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Supreme Court Nominee Brett Kavanaugh Could Leave His Mark On Many Health Care Cases


If Judge Brett Kavanaugh is confirmed to the Supreme Court, he may have the opportunity to rule on a series of cases related to health care and the Affordable Care Act. President Trump and congressional Republicans have been trying for years to dismantle the health care law.

To talk about the impact Judge Kavanaugh could have on health care, NPR health policy correspondent Alison Kodjak is here in the studio again. Hi, Alison.


SHAPIRO: How much do we know about Judge Kavanaugh's view of the Affordable Care Act?

KODJAK: Well, we don't know a whole lot directly. I've talked to a lot of experts on the left and on the right today. And the issue is that the Affordable Care Act is really an umbrella that covers a whole bunch of laws that reach into lots of different federal agencies, lots of federal programs. There's tax. There's Medicaid. There's insurance. There's, you know, hospital regulation. He could very well have some decisions that please opponents of the law, and he could make some decisions that make ACA supporters really happy.

SHAPIRO: Well, on the D.C. Circuit Appeals Court where he currently sits, he's already had at least one opinion on the Affordable Care Act which is getting a fair amount of attention. What did he say there?

KODJAK: Well, so that one was related to the individual mandate, which is the Obamacare rule that everyone has to buy insurance or pay a penalty. It was a 2011 case. And Kavanaugh said that the court shouldn't even consider the case at that time. It was too early. And he had argued that since nobody had paid the penalty yet, it wasn't time to rule on it. But he went on in that ruling, and he talked about how Congress could fix the mandate by changing the penalty to a tax. And he's argued that that would make it legal.

In the following year, when the Supreme Court did take up the individual mandate, Justice - Chief Justice John Roberts, he used that exact logic to uphold the law as constitutional. And so conservatives were not very happy. Many of them now point to that as how Judge Kavanaugh helped pave the way for the Affordable Care Act to stay.

SHAPIRO: That case was 2011, as you said - the initial ruling from Judge Kavanaugh, anyway. The mandate has been repealed since then. Congress took action recently. So is it still relevant?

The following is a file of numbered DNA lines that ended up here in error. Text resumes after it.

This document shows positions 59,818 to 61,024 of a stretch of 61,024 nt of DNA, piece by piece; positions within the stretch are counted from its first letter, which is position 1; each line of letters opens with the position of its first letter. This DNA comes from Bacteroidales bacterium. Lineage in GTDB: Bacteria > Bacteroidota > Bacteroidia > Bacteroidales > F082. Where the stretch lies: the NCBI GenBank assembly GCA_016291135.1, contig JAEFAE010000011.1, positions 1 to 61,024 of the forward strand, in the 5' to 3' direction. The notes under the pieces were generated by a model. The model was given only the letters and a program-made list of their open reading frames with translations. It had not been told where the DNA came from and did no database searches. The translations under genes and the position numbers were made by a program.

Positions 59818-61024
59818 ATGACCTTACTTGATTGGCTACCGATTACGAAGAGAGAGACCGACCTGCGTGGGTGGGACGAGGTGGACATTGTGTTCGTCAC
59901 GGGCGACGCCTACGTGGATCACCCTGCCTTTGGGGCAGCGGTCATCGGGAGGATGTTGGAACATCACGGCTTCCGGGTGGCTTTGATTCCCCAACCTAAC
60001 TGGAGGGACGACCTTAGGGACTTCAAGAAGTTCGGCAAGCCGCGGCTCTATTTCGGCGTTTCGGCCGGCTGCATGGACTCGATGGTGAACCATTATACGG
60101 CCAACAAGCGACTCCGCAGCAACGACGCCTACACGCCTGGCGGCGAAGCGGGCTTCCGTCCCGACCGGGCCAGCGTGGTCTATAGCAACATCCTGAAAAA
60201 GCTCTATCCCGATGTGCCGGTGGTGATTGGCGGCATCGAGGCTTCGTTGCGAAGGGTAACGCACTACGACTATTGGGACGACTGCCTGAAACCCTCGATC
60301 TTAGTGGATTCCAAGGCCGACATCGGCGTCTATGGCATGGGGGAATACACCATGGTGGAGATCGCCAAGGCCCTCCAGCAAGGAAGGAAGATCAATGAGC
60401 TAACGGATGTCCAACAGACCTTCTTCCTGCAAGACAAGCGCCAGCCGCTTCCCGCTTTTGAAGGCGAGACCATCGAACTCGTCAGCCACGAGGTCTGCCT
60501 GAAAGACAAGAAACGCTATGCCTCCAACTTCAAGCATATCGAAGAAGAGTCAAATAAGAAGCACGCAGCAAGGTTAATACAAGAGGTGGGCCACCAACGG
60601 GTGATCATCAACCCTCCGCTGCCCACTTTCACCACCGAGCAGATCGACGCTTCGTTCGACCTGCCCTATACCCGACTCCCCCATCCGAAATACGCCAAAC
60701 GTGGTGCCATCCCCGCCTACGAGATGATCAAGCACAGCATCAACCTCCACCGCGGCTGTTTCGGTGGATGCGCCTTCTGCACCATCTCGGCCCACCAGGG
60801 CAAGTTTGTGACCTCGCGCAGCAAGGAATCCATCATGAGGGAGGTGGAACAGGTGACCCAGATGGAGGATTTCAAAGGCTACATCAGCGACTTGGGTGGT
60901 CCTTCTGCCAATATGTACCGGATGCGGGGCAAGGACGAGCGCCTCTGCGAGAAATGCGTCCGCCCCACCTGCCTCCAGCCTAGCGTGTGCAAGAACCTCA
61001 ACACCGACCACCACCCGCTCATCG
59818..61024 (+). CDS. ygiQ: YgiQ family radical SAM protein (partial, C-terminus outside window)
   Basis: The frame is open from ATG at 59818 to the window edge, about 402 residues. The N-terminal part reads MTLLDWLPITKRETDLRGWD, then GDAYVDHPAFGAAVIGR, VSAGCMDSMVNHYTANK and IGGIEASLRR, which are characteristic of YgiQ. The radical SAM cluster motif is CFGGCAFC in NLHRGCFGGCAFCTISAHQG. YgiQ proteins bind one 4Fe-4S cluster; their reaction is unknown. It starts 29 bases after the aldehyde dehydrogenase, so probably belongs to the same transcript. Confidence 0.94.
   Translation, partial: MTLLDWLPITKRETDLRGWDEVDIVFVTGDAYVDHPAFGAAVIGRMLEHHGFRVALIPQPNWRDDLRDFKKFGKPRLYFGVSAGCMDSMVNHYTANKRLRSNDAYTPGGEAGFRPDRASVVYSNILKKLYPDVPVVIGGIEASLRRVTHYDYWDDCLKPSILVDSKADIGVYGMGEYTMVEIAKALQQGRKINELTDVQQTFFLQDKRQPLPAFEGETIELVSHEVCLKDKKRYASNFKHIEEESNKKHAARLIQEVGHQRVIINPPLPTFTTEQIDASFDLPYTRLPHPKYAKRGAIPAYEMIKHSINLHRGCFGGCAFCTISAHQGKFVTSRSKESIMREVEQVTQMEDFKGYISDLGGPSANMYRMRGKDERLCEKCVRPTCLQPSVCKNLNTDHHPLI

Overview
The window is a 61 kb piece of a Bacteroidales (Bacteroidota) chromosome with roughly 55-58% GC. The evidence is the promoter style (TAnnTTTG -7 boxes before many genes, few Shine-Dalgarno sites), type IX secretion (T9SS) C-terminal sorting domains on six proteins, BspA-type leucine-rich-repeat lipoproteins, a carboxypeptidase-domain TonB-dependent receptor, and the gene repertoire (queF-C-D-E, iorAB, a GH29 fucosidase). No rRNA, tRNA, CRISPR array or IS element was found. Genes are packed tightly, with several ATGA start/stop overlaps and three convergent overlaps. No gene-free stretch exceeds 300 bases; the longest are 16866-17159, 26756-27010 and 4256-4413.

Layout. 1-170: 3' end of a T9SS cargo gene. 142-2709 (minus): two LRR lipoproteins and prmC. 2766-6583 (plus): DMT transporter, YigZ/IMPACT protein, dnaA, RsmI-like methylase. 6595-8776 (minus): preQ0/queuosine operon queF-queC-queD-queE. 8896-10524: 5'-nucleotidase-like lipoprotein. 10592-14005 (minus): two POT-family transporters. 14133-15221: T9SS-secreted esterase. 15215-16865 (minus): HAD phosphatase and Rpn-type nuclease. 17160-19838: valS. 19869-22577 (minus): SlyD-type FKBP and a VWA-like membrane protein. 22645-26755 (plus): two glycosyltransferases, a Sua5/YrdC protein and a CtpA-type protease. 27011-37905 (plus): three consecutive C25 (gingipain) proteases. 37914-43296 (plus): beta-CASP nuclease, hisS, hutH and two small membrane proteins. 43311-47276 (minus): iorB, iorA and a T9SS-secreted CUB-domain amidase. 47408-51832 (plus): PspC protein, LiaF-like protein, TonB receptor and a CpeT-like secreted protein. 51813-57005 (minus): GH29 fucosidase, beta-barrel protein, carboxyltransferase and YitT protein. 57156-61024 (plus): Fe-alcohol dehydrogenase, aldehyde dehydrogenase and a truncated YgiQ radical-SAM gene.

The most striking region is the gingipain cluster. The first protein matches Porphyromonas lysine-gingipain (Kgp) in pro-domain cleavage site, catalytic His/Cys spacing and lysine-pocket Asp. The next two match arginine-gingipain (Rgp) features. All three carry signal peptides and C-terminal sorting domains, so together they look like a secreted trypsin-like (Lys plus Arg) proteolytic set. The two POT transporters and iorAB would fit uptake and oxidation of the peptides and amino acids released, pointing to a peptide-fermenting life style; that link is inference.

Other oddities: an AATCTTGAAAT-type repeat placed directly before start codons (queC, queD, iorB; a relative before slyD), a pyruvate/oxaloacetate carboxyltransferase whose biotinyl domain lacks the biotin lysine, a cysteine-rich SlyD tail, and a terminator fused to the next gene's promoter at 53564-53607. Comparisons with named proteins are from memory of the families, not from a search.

KODJAK: Well, it's not relevant in the sense - the individual mandate itself isn't at issue in the courts anymore. But there's another case that's percolating out there that includes the mandate as part of it. And it's brought by a group of attorneys general from conservative states. It's led by Texas. And actually, the Trump administration have joined the case. And it challenges the other important parts of the ACA - the rules that say they have to cover people's pre-existing conditions, for example. And it argues that all those parts are tied together with that individual mandate. So there's some concern that Judge Kavanaugh may not want to strike that whole thing down.

SHAPIRO: Is that case likely to reach the Supreme Court?

KODJAK: Well, it's unclear. A lot of people say that the legal logic is pretty weak in that case, so it's not clear it'll get there at all.

SHAPIRO: So when you take a step back and look at the broad picture, how do you think a Supreme Court Justice Kavanaugh would likely affect health care in the United States?

KODJAK: Well, the most obvious way has to do with Medicaid. There's a case pending out of Kentucky that challenged these work requirements that a lot of states are putting in place on Medicaid. The Trump administration's been encouraging states to put them in place, and the federal judge ruled just less than two weeks ago that the rules were, quote, "arbitrary and capricious" because they don't further the core mission of Medicaid, which is to make sure people have insurance.

So there are a lot of legal experts who have told me that Judge Kavanaugh, he has a track record against what's called agency overreach - when a federal agency takes things a little too far. And it shows up in a lot of his cases related to environmental regulations. But in this case, the Medicaid work requirements could be one of those things where the agency has taken things too far. And so he might actually rule in favor of people who don't want those work requirements in place.

SHAPIRO: Beyond Medicaid, other big ways you think Justice Kavanaugh on the Supreme Court might reshape health care in America?

KODJAK: There are some other cases out there related to Planned Parenthood access and Medicaid, and it's unclear how he might rule. But some people I talked to today who were concerned that he would rule that Medicaid recipients don't actually even have standing to take those cases to court. So there's some tension there on the Medicaid front.

SHAPIRO: NPR health policy correspondent Alison Kodjak, thanks a lot.

KODJAK: Thanks, Ari. Transcript provided by NPR, Copyright NPR.

Alison Fitzgerald Kodjak is a health policy correspondent on NPR's Science Desk.
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